Saturday, November 27, 2004

Image Hosted by The throne of time
Is a kingly thing
From whence you know
We all do begin
And dressed as you are girl
In your fashions of fate
Baby it's too late

Shallow are the actions
Of the children of men
Fogged was their vision
Since the ages began
And lost like a lion
In the canyons of smoke
Girl it's no joke.

"Monolith" is a great Marc Bolan/T.Rex song, from arguably his/their best album, Electric Warrior. And I know it has less than nothing to do with DC Comics series The Monolith, but I can't help but have that song playing in the iPod in my brain when I read the book. That's just the way things go in my head. Scary place, that. Anyway, the Monolith. The comic book series. I've read all nine issues in one setting, you know- and I feel like opining. For the fjords. No, wait, that's pining. Anyway.

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<br /> When I was a little kid, say about 6 or 7 years old, few things gave me more joy than to read the new issue of Famous Monsters of Filmland magazine. One of the things I liked the most were the picture features on certain films, which more often as not contained synopses of the films featured. One such spotlight was cast on the 1920 silent film Der Golem, which showed me several stills from the movie. Made a deep impression on me, it did- I would doodle, in my quaint and charming 6-year-old way, pictures of Paul Wegener's big stone guy with the funky Prince Valiant 'do, and I always hoped I'd get a chance to see the movie, on PBS or some other outlet for horror films. Sorry to say, I never did get to see it when I was a kid, and soon moved on to other, more accessible monsters. However, it did impress upon my youthful brain pan a more than fleeting interest in the folklore and legend of The Golem, and I did get to see a book or two as I grew older which satisfied my curiosity for the most part. I FINALLY got to see the film which touched my imagination many years later, in 1999 I think it was, when I ordered a copy from the fine folks at Sinister Cinema. Eagerly, I popped it in the VCR and was rewarded with one hell of an odd film- quite stagy and more than a little dull, as silent films tend to be, but also very arresting in certain places, such as the ahead-of-its-time scene in which the Golem is brought to life, with its eerie floating demon mask-head and smoky floating Hebrew characters, and any scene in which Wegener strutted his Golem-y stuff. I was a tad disappointed, since I had only had what- 33 years? -in which to be curious and wonder what it was like, so I suppose disappointment was inevitable. That being said, my interest in the Hebraic folklore aspect of the Golem legend continued unabated. One of the most interesting things- to me, anyway- about Michael Chabon's book The Amazing Adventures of Kavalier and Clay was its subplot involving Josef Kavalier's involvement with a Golem. Of course, I still haven't finished the darn thing yet, so I don't know how it all turned out.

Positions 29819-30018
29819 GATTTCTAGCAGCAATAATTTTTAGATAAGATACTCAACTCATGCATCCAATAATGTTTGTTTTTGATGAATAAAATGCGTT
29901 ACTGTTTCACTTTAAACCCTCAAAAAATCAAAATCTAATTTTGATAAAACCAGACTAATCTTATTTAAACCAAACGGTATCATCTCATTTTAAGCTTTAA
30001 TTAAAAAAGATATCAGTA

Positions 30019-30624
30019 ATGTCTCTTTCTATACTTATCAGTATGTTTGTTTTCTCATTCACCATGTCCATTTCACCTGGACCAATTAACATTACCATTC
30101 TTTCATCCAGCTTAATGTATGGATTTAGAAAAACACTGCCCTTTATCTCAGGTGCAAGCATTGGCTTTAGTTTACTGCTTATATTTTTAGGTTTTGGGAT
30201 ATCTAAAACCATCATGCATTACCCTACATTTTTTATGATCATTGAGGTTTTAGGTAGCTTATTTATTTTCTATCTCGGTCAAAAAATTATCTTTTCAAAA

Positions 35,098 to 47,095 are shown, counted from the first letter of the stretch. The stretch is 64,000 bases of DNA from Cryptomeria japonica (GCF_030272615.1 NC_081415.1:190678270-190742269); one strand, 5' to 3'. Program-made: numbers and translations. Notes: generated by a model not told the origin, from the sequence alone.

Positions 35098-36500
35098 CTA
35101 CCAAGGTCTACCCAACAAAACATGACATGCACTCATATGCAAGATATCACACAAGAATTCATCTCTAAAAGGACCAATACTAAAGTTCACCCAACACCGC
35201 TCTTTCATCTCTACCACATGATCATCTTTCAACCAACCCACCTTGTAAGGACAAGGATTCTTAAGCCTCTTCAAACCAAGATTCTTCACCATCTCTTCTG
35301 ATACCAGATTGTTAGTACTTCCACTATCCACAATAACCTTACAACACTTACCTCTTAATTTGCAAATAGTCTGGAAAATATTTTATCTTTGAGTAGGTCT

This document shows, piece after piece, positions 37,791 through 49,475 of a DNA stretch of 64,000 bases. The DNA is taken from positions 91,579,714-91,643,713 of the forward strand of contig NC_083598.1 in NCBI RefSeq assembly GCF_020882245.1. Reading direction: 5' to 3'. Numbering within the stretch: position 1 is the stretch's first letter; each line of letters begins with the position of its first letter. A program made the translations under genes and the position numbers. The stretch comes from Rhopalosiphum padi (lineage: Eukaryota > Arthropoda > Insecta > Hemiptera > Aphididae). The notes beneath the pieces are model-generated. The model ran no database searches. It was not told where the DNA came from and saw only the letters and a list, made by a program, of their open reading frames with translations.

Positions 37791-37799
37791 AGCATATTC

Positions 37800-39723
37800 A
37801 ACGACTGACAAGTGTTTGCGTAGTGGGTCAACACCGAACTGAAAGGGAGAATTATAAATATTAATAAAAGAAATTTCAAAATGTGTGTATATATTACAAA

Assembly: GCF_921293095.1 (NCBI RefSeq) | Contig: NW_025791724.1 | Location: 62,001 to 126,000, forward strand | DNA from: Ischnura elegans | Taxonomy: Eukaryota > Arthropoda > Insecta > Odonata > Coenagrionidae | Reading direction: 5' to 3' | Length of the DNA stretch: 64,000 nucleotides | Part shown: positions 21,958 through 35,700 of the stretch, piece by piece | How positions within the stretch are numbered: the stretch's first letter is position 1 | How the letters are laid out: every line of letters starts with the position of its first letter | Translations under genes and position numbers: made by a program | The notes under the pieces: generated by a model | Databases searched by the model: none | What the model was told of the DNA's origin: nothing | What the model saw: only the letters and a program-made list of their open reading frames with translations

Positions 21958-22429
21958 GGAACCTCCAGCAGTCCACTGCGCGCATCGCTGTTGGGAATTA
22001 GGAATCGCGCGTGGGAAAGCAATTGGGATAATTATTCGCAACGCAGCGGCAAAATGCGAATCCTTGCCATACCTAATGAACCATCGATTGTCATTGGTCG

Which finally brings me, in typical roundabout fashion, to The Monolith, by Justin Gray, Jimmy Palmiotti, and Phil Winslade. Tomm Coker performed fill-in art chores on issues 6-8. The Monolith in question, of course, is a Golem- a huge man made of stone and brought to life to battle oppression and organized crime in Depression-era New York by a Jewish woman, her Rabbi, and a Chinese friend, abetted by the blood of a young man cruelly shot by thugs. After a while, he came to be sealed up in a house which belonged to the woman, named Alice Cohen, where he stayed until the woman's death in the present day. She leaves everything she has- money, house, to her granddaughter (also named Alice) who has been living the junkie life on the streets of New York. She finds out about her inheritance, but of course there's a catch...the key stipulation is that she cleans up and finds gainful employment. At first unbelieving, then eventually skeptically accepting, she does rehab and in the process discovers her grandmother's secret: the Golem, still "alive" and living sealed behind a brick wall in her basement. Through a series of circumstances, the Monolith is freed and resumes his task- righting wrongs and punishing evildoers in the City every night. Alice lives in the house, with her best friend Tilt, who was a prostitute and shared Alice's dissolute lifestyle but is determined to get out of the life and help her friend out with her unexpected secret. The book has so far been divided into arcs of three- 1-3 dealing with Alice's difficulties with Tilt's pimp, discovering her inheritance, and coming to terms with the Monolith, intercut with flashbacks detailing the creation of the creature and the subsequent events. #'s 3-5 continued the flashbacks, along with a present-day story about a line of priests, beholden to the Mob and watching over a Lovecraftian being in the church in which they live. #'s 6-8 were the inevitable Batman crossover, and #9 begins a new storyline, which involves the creation of a metal Golem and a tragic turn of events for Tilt.